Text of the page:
Unknown to most, private investigators have tough jobs. Television shows, like Magnum PI, depict investigators as having glorious jobs that include exotic travel, crimes that end in conveniently in an hour, and attractive men and women who get to don the latest fashions.
Unfortunately, most private detectives will tell you that investigative work is often long, tedious work. Justice shows, like Law & Order glamorize police work when, in reality, the police deal with heinous, unexplainable crimes at some point of their career. There are no Mr. Monks, Magnums, or Blue Moon Detective Agencies (Moonlighting) in the real world; they only exist in the viewers imagination.
Private detective work is never easy. Part of this is due to the variety of cases, each requiring different methods for investigation. Working hours are never normal; investigators tend to work when their subjects aren’t working, often meaning weekend and evening hours. Many hours are spent waiting, and watching, the subject of an investigation perform mundane, normal tasks in the hope that the subject will perform an act for which he/she is being investigated. PI’s get to know the insides of cars, fast food, and long hours spent away from friends and family, all in an effort to gather enough information to solve a case.
There are different types of investigators. PI’s, like police officers and lawyers, often specialize in certain fields. Some investigate infidelity, some work arson investigations, and others track down bail-jumpers and fugitives who have fled from justice.
Popular celebrities, like sports stars, actors, and singers usually hire investigators as part of their security detail. The PI’s job is simple: Protect the client. Not much investigating on these type of jobs.
Retail stores and restaurants hire detectives to monitor employee theft, thwart robbery attempts, and as an effort to fight back against shoplifters. Some PI’s spend their days monitoring surveillance cameras, searching for suspicious activity. While hidden cameras are effective, there’s not a camera in existence that’s able to catch a thief who is fleeing from the scene after pilfering a store. Investigators add an extra measure of security.
Banks, insurance companies, and law firms use investigators for a myriad of reasons, from tracking identity theft to investigating insurance claims that don’t quite seem right. Videos obtained by investigators often show workers who are being paid disability for back or leg injuries working out at the gym or lifting heavy loads. Insurance fraud hurts normal people by paying unnecessary dividends to people who do not need them, causing premiums to increase. At times, investigators use their skills to scrutinize doctor’s billing practices. Lawyers use investigators to secure evidence for court hearings used in criminal investigations that range from theft to murder, and infidelity to child abuse. Identity theft is one of th fastest growing crimes, leaving victims without finances and banks or financial institutions holding the tab. Lawyers also use PI’s to locate and secure witnesses, serve papers, and interview people involved with ongoing investigations.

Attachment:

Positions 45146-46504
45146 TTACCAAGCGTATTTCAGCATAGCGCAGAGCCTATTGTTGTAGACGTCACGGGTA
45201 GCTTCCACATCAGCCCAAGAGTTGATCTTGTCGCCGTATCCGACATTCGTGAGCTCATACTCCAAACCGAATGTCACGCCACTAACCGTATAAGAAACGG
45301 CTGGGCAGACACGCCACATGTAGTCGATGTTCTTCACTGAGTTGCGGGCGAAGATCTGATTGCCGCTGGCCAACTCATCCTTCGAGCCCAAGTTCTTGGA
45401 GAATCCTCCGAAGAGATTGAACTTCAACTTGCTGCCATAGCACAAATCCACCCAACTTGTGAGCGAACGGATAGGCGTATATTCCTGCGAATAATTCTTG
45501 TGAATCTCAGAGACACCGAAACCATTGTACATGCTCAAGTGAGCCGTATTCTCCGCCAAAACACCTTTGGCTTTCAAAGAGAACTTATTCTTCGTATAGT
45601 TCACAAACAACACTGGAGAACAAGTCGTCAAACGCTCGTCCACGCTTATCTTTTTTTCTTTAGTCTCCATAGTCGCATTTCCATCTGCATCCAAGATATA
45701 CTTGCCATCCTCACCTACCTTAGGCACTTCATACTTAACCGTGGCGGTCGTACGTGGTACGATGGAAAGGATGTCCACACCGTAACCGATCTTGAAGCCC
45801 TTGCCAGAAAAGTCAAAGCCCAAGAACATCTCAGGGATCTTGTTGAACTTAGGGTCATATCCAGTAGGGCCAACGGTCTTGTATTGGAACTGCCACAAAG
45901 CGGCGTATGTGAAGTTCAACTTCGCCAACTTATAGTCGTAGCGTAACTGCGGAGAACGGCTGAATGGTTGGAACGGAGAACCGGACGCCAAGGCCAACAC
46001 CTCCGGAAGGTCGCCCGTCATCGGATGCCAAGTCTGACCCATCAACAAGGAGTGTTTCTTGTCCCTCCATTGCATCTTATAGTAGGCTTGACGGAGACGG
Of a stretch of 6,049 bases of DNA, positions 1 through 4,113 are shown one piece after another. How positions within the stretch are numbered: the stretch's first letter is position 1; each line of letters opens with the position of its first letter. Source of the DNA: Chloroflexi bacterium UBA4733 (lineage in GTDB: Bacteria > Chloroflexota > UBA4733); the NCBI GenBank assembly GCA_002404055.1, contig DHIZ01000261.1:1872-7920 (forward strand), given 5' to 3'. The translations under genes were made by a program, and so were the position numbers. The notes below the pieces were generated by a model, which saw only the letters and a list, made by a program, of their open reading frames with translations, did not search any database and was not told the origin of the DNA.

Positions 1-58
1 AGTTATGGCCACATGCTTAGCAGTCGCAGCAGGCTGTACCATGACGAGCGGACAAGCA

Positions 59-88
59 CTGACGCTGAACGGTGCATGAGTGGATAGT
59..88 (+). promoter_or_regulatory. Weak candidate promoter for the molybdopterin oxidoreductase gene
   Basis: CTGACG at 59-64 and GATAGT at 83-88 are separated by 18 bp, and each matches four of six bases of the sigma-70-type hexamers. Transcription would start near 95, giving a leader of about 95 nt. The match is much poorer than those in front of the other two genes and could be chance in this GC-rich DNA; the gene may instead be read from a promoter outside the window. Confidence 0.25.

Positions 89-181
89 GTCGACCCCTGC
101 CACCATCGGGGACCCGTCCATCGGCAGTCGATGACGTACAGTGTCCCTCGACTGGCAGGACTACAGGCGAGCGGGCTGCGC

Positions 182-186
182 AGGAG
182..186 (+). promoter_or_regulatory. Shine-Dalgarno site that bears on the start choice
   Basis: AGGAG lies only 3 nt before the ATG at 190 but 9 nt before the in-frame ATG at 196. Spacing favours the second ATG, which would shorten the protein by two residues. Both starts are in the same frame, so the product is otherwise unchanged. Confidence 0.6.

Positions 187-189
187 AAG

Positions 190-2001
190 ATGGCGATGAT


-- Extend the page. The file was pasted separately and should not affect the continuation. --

White collar, or corporate PI’s perform background checks, drug screenings, investigate information leaks, and deter corporate crime.
As cyber-crime continues to grow, a lot of detectives find themselves behind a computer, tracing data or delving into complex online bugs, viruses, and holes in computer network security platforms.
Technology, growing exponentially, has also increased the need for electronic countermeasures and office debugging. Corporations, as witnessed in the past year and a half, are less honest than the sum of their employees. Stealing trade secrets by bugging offices, activating hidden cameras, and otherwise taking information from corporations is a cheap way to beat your competitors without blowing the entire marketing budget.
Investigators obviously perform numerous duties, and are even called in on tough cases once police departments move cases into the cold file. PI’s need to be licensed, and each state has different programs and means of certifying private investigators.
We’re happy to answer any of your questions on the life of a private investigator. Or, if you feel that you need our services, please contact us , or give us a call at MSI Detective Services; our number is (888)338-4545.